Parrots with bright red, green, and yellow feathers usually have chicks that have red, green, and yellow feathers. With budgies, however, surprise coloration is possible.
The green feathers of a budgie result from the bird’s inheriting one gene for blue feathers and another gene for yellow feathers. Both genes program their pigments, so the resulting feather color is green.
However, if a baby budgie inherits two yellow feather genes or two blue feather genes, it will grow blue or yellow feathers instead of green. Two green budgies can have blue or yellow chicks.
Female budgies admire potential male mates for their intelligence, not their good looks
Scientists in China and the Netherlands working together have discovered that female budgie parakeets prefer intelligent males as mates.
When the scientists had female budgies watch male budgies figuring out how to get seeds out of a closed dish, the female budgies preferred the males who figured out how to open the dish to get the most seeds.
Parrots may have similar preferences, but scientists have not observed them.
Parakeets will fly over obstacles in their path.
Unlike parrots, parakeets are very stubborn about flying in the same direction to get to the desired location.
They won’t change their general flight plan just because something is put in their way. Parakeets will fly over an obstacle and then resume their intended flight path, while parrots will usually just find a different to fly where they want to go.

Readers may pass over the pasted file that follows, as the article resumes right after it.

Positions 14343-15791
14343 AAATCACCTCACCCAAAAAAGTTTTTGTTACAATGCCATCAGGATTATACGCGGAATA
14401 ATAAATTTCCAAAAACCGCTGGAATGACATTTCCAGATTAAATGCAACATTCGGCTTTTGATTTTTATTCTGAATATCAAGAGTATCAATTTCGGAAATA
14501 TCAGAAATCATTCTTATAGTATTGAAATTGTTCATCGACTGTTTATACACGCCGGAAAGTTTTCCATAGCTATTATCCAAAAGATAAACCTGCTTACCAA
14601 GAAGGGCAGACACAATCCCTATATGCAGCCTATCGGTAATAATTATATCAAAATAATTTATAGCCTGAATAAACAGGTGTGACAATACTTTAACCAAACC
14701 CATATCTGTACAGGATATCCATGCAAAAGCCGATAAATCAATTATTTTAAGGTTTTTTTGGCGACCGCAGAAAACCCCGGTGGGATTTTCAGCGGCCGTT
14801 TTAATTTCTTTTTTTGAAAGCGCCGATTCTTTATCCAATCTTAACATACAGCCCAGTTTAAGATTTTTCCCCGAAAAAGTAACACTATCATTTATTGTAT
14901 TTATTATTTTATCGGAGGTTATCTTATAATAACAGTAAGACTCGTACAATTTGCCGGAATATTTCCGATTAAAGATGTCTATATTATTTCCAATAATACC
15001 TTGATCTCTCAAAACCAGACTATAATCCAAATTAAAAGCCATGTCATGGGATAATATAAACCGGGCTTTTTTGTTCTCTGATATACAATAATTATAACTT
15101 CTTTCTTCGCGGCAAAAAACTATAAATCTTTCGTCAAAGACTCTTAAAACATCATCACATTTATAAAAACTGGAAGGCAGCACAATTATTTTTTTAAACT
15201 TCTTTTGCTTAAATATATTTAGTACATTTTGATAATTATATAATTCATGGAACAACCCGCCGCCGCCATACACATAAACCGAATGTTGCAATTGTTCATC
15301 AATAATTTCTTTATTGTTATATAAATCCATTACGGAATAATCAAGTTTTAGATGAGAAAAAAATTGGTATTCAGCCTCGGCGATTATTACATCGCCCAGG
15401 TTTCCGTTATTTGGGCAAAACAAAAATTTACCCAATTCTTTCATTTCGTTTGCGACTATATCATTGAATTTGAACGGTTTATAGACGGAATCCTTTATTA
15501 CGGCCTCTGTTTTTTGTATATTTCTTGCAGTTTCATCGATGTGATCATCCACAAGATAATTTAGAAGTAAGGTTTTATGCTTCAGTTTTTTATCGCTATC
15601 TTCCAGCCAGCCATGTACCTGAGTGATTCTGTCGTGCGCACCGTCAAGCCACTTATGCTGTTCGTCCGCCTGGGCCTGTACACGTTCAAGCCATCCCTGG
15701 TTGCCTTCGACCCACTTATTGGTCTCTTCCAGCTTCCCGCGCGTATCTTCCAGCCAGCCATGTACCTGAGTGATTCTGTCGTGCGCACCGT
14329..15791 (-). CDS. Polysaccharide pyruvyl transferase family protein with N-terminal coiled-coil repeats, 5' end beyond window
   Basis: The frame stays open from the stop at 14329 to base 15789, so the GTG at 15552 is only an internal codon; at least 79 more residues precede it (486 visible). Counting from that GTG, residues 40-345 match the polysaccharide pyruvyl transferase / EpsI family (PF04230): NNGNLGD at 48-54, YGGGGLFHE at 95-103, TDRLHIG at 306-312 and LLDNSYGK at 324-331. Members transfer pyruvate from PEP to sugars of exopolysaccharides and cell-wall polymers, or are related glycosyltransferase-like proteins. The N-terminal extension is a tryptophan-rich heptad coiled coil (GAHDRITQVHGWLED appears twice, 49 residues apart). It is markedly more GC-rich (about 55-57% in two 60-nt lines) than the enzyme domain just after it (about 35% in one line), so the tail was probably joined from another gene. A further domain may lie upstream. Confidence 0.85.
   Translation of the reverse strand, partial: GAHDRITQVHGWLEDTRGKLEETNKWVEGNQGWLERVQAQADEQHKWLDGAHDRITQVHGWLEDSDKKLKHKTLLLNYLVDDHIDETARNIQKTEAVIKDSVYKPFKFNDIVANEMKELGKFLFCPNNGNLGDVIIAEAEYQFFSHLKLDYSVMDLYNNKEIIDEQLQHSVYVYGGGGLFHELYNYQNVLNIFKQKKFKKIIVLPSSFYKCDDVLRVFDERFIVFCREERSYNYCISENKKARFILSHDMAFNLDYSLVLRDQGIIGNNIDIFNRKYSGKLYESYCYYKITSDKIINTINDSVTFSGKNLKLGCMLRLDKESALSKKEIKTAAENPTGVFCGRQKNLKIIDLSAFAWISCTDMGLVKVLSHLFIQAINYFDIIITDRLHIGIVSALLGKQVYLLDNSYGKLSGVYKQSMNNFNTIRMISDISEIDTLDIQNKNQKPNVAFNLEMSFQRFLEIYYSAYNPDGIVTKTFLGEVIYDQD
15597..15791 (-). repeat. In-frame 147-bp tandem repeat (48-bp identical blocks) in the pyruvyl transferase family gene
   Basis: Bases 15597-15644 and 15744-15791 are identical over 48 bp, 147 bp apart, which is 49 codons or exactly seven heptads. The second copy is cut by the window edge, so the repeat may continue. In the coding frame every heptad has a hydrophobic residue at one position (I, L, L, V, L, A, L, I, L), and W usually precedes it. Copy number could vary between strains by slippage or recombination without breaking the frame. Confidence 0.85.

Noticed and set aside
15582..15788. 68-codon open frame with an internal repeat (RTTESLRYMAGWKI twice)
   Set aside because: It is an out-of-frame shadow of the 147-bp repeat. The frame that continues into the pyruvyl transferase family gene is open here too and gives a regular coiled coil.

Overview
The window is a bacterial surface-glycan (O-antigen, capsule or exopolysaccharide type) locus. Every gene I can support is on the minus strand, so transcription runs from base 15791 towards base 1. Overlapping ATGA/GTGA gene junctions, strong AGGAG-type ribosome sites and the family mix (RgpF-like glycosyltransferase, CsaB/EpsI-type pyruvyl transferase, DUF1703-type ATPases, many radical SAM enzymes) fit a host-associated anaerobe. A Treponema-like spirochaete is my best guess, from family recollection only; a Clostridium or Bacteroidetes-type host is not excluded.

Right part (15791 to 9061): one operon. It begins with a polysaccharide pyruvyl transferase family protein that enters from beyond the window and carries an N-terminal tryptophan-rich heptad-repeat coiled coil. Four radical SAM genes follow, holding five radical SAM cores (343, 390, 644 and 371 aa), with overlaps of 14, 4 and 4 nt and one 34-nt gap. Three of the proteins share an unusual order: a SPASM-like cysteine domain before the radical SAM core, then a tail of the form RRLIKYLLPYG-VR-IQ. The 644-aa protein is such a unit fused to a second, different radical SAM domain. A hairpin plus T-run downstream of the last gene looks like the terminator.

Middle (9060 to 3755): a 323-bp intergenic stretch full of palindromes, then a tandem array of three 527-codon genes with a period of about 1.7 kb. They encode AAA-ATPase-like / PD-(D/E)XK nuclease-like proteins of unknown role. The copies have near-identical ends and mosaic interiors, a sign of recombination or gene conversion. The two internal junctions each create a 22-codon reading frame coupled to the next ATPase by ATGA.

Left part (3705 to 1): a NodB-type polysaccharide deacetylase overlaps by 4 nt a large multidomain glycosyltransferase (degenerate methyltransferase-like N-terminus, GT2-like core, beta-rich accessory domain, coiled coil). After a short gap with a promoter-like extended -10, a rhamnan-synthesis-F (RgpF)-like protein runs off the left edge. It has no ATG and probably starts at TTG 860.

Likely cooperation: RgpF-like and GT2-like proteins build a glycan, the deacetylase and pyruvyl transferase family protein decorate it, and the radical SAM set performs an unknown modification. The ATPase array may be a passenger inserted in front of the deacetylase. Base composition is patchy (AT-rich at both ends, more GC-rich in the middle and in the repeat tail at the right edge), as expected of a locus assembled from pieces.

Odd Facts About Parrots and Parakeets
One of the odder facts about parakeets is speculation that the feral population of parakeets in London traces back to a pair released in the 1960s by singer Jimi Hendrix and parakeets that arrived in 1951 with movie stars Katherine Hepburn and Humphrey Bogart, who had been filming The African Queen in East Africa.
For 70 years, the liberated descendants of these celebrities’ birds have found food and shelter to sustain them in London’s cool, damp, city setting.
It’s just natural to take care of parakeets, especially if they fly in unexpectedly. Not as many people are likely to give shelter to a feral parrot. In fact, in the 1930s, many Britons thought of parrots as dangerous.
About 90 years ago, the UK suffered an outbreak of psittacosis.
Despite the fact that psittacosis can also be transmitted by chickens, ducks, sparrows, seagulls, sparrows, and many other species of birds, this bacterial disease transmitted by mouth-to-beak contact came to be known as “parrot fever.”
In humans, psittacosis can cause pneumonia, and before the invention of antibiotics, was sometimes fatal.
From time to time, beginning in 1932 through 1974, British newspapers played up a need to “Stop the import of Danger Parrots,” blaming parrots and parakeets for the spread of the disease.
British bird owners got rid of their pets to protect themselves and their neighbors from the dreaded psittacosis.
But as a graduate student, Sarah Elizabeth Cox said in her report on the disease, “It is easy to imagine [these] headlines leading to a swift release of pets. If you were told you were at risk of being near one, it would be much easier to let it out the window than to destroy it.”